|Topic Review (Newest First)|
|06-19-2012 02:40 PM|
Re: Morgan 46 Aluminum Chocks
As I wrote this, I didn't think through what the later ones used. Those don't have the in-out strength that the "U" provides (the only thing keeping it from trying to move is the pressure on the base).
So, if I were faced with replacing one of the later models, I think I'd get the "U" version and chisel the toe rail to allow it to go OVER, rather than just on top of, the rail....
MHO, of course...
|06-19-2012 02:11 PM|
Morgan 46 Aluminum Chocks
I know that I probably should use 461 and 462 designation, but I wanted to leave the title such that future searches could find this...
I have no idea what other models had for chocks, but our series has solid aluminum with machined rope ovals (solid top), and the ends machined out to leave a "U" which went over the teak toe rail.
Likely, these were cast, rather than machined, but, no matter, the results were the same: Over time, the dissimilar metals of the SS bolts and the general salt-on-aluminum weakened the ends, and we were concerned for their integrity. In fact, before we even set sail, I'd had to remove one of my front chocks and send it off for welding on replacement aluminum for one of the "U"s; our wreck salvage tore up that and the other front one, so off they went, as well, for welding.
Most of you know that we're in the end stages of a massive refit; I've spared you most of the gory details :**)) However, the chocks may be of interest to other M46 owners, and any other models which may have used the same item.
We had investigated getting them cast from bronze, using our best remaining chock as the mold-maker. However, it would have been $900 for the 6 of them - a bit steep for our blood.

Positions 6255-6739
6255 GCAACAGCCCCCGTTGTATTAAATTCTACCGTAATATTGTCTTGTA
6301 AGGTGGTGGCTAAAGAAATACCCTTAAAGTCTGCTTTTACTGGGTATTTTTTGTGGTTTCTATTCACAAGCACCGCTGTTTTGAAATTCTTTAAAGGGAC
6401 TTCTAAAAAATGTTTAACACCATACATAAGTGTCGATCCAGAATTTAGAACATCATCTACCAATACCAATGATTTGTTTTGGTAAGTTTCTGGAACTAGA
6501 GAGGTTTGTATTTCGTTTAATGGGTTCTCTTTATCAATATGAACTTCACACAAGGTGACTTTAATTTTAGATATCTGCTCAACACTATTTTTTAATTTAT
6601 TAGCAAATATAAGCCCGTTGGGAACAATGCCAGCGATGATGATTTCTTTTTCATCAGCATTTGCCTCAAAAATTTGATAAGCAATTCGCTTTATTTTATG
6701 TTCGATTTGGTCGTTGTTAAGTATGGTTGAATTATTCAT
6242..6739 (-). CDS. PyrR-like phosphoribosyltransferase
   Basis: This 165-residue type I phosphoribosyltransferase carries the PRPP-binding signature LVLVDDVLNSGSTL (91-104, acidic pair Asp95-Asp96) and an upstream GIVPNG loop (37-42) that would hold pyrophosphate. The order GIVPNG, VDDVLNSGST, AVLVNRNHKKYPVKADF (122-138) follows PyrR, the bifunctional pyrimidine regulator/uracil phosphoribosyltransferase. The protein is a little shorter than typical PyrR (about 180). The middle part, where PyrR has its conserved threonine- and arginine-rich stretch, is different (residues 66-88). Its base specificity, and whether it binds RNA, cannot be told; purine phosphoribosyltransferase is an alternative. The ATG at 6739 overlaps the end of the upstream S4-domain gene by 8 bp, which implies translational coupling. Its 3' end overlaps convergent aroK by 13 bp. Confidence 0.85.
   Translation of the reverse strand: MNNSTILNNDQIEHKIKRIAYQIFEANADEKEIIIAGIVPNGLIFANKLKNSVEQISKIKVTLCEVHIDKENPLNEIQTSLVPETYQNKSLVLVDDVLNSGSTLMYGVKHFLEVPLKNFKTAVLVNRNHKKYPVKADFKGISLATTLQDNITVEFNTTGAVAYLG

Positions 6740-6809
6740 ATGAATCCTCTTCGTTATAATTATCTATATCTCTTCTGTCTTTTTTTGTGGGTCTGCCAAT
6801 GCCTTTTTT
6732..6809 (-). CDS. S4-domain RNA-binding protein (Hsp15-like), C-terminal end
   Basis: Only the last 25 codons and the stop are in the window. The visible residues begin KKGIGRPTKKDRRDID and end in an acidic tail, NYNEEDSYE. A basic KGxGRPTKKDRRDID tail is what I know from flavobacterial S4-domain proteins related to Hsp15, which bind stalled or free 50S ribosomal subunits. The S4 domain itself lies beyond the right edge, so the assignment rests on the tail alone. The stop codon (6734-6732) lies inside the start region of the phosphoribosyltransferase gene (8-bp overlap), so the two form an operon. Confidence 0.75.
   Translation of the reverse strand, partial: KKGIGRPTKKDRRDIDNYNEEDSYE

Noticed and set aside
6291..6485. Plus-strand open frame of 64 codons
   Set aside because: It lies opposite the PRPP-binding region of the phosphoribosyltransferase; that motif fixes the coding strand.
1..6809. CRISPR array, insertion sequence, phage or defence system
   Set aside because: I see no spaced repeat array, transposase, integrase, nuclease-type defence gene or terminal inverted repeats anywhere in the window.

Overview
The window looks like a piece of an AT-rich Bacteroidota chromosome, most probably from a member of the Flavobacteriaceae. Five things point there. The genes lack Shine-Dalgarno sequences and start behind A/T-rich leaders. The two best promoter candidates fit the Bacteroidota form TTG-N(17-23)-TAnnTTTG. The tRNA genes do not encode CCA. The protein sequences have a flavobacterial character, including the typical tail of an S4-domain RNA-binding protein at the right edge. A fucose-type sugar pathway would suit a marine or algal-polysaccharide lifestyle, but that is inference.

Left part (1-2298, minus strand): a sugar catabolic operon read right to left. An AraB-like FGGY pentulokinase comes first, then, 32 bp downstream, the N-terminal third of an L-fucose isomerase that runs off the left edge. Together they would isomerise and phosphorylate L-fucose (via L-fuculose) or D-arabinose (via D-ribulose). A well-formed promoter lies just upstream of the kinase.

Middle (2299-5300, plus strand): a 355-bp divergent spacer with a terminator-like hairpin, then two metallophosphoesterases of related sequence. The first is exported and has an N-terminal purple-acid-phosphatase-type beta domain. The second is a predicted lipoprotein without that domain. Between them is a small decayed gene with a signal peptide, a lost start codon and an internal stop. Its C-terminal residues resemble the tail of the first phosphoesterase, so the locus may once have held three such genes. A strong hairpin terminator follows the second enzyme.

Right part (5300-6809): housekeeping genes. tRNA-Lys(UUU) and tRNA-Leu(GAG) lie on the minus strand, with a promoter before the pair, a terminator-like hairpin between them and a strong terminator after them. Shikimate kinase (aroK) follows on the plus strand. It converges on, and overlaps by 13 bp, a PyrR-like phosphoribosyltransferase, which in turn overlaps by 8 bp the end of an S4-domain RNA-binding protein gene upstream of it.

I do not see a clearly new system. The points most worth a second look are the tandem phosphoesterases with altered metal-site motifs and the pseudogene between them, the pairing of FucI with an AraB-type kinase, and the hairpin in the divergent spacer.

A friend said he could get them CNC'd from aluminum at much less, he figured. Well, it was, but it's still a lot - $480 for the 6. Along the way, he beefed up the "U" so that it's very much more substantial - and, of course, it's also new material; I'm sure that these will outlast our and the next several ownerships, as it's been 34 years since they were put on!
In replacing the one we removed for our casting (becoming the model for CNC dimensions), I also lowered the base and reduced the inner remainder of the wood. So, despite 30+ years of sanding, the tops are flush (the sides aren't, as I didn't alter the dimension of the chock, for strength, but the bottoms, as it was wider as I removed material, are).
Newer 46s have only a tab, rather than the entire U, minimizing the amount of carving and chiseling needed, should someone want to replace that style. I expect that the data for ours could be modified to make those with little if no difference in cost, as I have already stood all the developmental costs.
If you would like to do as I've done, drop me a line and I'll put you in contact with my guy. You can also see what I went through in our gallery, starting here:
Pictures: Flying Pig Refit 2011/Chock Replacement
The actual finished installation isn't in the gallery yet, as I write, but will be shortly, once I process the pictures...
When a man comes to like a sea life, he is not fit to live on land.
- Dr. Samuel Johnson